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In the summer of 2018, my company hired a former student who had been very successful in admissions and is a talented organizer to conduct market research on what graduating high school seniors felt they lacked and needed in the college admissions process. Our high-school marketing intern surveyed students from two high schools in her hometown, Gilroy, CA, 30 miles south of San Jose. These students had not worked with a college counselor. Student admits from this pool range from UC Berkeley to CSU Monterey Bay to University of Utah. Here’s a sampling of responses to the question: “What do you wish you’d known about the college admissions process before you started?”

  • I wish they told us about how to find meaningful volunteer opportunities, how to be a leader in your community, how to be passionate about something and pursue it. Not just for college, but for life!
  • The amount of self-reflection that had to go into those was tough.
  • I wish I knew how tough the whole process was going to be. It was really, really hard. I thought you just fill out some information and write essays, but it was a lot more stressful than that.
  • I wish people knew you could write a good essay without dropping in all your fabulous accomplishments.
  • I wish I knew that colleges actually cared about everything I did in high school. That junior year really does matter.
  • I was surprised by how much leadership and community service mattered. It’s a lot harder to prove passion for a hard science subject than it is to list extracurriculars.
  • I wish I knew that it was more leadership-based. I might’ve tried to do more leadership stuff.
  • I wish I had more support from the school. It was hard to get in touch with my counselor and my teachers didn’t know/weren’t trained for this.
  • Early in high school, I wish I knew the importance of doing things that you enjoy. If people don’t do what they enjoy, they tend to do it formulaically.
  • I wish I knew how demanding it really is.
  • I wish I narrowed down my schools more so I could have wasted less money. I applied to too many schools that were outside of my range- I wish I just applied to five or so.
  • I wish I knew more about how scholarships worked.
  • I wish I had a mentor that would help me find more activities to do outside of school and guide me through the financial aid process.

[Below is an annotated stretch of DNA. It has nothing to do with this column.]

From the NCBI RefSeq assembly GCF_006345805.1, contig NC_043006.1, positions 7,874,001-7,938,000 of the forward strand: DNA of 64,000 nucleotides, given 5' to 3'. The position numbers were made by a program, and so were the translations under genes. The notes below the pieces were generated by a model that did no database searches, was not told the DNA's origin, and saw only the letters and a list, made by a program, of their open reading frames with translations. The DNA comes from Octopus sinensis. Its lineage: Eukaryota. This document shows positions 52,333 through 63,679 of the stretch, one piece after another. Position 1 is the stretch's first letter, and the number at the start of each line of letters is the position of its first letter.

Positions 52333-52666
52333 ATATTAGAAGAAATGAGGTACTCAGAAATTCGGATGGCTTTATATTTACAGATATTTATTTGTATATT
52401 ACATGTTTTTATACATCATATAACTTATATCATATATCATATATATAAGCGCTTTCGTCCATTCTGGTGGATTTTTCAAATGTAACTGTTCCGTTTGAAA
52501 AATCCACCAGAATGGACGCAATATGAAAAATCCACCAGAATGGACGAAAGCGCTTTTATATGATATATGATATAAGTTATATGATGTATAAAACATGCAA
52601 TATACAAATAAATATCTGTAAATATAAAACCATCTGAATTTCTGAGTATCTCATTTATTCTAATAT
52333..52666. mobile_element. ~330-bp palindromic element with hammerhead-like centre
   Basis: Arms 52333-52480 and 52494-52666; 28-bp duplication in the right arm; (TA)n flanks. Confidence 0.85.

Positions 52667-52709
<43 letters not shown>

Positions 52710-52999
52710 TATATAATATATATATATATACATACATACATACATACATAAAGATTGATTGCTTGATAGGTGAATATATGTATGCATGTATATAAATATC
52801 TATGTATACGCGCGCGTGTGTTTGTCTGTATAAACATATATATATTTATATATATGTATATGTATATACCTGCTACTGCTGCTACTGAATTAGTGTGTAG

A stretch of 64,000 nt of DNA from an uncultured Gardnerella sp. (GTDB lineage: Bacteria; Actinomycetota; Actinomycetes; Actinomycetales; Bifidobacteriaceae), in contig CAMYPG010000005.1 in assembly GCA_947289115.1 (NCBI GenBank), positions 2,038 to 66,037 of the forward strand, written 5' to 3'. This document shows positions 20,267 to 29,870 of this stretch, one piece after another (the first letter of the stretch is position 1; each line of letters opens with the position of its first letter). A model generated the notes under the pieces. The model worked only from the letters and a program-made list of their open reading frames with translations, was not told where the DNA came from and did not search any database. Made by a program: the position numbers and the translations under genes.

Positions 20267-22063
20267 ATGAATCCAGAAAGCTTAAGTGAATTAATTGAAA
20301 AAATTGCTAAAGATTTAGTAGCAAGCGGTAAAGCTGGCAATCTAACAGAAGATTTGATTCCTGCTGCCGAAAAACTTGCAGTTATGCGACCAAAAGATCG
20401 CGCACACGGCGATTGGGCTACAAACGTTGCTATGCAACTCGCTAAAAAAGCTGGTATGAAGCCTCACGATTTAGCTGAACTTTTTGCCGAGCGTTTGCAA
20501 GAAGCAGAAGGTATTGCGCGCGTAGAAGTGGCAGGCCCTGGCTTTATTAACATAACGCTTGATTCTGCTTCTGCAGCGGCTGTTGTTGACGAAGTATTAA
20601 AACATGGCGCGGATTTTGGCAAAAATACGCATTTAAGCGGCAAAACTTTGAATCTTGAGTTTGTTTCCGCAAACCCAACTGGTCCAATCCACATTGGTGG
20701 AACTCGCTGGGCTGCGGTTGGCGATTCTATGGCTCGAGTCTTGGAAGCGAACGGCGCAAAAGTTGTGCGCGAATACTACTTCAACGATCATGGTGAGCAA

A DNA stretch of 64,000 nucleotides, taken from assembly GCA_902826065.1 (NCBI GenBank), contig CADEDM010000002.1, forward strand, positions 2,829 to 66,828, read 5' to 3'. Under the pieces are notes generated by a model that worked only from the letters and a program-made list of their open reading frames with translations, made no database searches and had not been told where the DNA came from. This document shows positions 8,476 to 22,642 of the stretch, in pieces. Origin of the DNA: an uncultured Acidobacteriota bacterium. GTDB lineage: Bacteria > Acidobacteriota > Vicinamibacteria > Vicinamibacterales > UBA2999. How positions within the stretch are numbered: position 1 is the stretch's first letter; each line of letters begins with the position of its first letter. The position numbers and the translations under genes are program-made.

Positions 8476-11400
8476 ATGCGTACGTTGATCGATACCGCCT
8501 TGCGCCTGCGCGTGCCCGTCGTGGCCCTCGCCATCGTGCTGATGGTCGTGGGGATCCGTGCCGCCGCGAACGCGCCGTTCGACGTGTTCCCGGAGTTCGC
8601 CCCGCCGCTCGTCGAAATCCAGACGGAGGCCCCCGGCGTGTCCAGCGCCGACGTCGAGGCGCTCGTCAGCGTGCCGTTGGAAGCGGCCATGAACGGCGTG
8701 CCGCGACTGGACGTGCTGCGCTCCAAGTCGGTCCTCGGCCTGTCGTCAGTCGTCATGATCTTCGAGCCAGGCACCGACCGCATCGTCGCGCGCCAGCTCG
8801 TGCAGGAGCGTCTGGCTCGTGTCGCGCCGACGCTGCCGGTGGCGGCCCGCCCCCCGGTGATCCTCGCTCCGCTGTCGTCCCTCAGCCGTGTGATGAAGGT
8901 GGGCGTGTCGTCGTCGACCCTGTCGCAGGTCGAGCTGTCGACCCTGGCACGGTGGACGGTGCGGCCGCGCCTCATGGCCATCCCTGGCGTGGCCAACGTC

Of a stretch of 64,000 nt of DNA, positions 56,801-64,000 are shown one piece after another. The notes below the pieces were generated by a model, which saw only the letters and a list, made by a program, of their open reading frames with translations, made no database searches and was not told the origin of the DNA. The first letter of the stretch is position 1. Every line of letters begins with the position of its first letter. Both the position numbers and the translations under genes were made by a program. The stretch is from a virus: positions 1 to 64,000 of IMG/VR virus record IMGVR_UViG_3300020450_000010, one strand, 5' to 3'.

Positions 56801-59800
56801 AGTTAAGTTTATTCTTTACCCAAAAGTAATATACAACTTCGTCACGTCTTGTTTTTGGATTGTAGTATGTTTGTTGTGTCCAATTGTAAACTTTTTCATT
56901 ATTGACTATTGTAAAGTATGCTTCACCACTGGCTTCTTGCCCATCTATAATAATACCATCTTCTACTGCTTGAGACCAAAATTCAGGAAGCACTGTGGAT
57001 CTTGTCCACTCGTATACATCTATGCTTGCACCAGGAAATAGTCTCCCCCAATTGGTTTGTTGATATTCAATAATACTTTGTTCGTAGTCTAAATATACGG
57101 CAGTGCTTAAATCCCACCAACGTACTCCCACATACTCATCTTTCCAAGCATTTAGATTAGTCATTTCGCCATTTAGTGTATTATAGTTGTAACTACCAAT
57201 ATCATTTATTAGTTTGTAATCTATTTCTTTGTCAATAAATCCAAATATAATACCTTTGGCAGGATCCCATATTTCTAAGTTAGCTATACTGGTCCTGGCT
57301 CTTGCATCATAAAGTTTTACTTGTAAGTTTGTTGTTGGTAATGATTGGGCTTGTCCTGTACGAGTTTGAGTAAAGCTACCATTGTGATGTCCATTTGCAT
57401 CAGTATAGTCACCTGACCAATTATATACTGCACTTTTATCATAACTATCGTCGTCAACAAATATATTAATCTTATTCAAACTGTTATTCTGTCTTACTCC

Teens are clearly hungry for help. They also know exactly what kind of help they need. Why aren’t they getting it?

The good news: college coaching calms students down and optimizes their success

There is good news! According to Nicholas Allen, a child development specialist at the University of Oregon, “Young people, empirical studies of all stripes show, struggle with decisions made in the heat of the moment… but when it comes to decisions that allow them time for reflection, the evidence suggests an adolescent’s skills can be on-par with a fully-grown adult.”⁴ This means that if given the proper life coaching well in advance — starting in ninth grade, not eleventh — teens can build healthy habits and master the soft skills they need for their high school years and beyond. They just need a formal system and a teacher who will not only introduce these skills but provide guidance in the practice of honing them.

There is even more good news! According to our student-led study, teens want this kind of guidance and would pursue the opportunity of small-group college coaching if presented with it in the form of a low or no-cost offering.

As part of the survey, students were shown a description of this workshop. Here’s a sampling of responses to our question: “Would you have benefitted from this kind of program?”

  • I think I would have. The internship and summer programs thing would have been useful. Having someone help me make a plan for every single year would have been so cool, it’s kind of hard to find opportunities for yourself while you’re busy in school and studying.
  • If this program was affordable and accessible here, I would have probably done it. And it would have improved my application as a whole.
  • Definitely. It would be helpful to connect with internship opportunities, because that sets you up for being a good college applicant. Just being able to go through the motions with a guide/mentor is gonna be helpful for any student who is trying to apply.
  • I think the average student would benefit; it really depends on if they can afford it.
  • I would have benefited a lot because I wouldn’t have felt so lost figuring out the college process myself.
  • I would’ve liked the guidance from more experienced professionals who could help me.
  • I definitely would! I don’t think it would be hard to motivate the kids. If you just go up to them and tell them about the opportunities, they’d want to do it.
  • If I knew about this program, I would have gone, because I needed all the help I could get! I was really scared at the beginning of this process. So having any help would have been good.
  • Yes, definitely! I didn’t realize what I wanted to major in until late junior year. With this type of program, I would’ve figured out what I wanted to do earlier and maybe have done more internships, making me a better candidate.
  • Easily. It would have been nice to be more informed and in the loop as an underclassman, as opposed to being shocked with everything in junior year.

Teens are clearly eager for this help, and we at Blue Stars want to help as many of them as possible. How can we get this done? Click here for a synopsis of Blue Stars initiatives so far.

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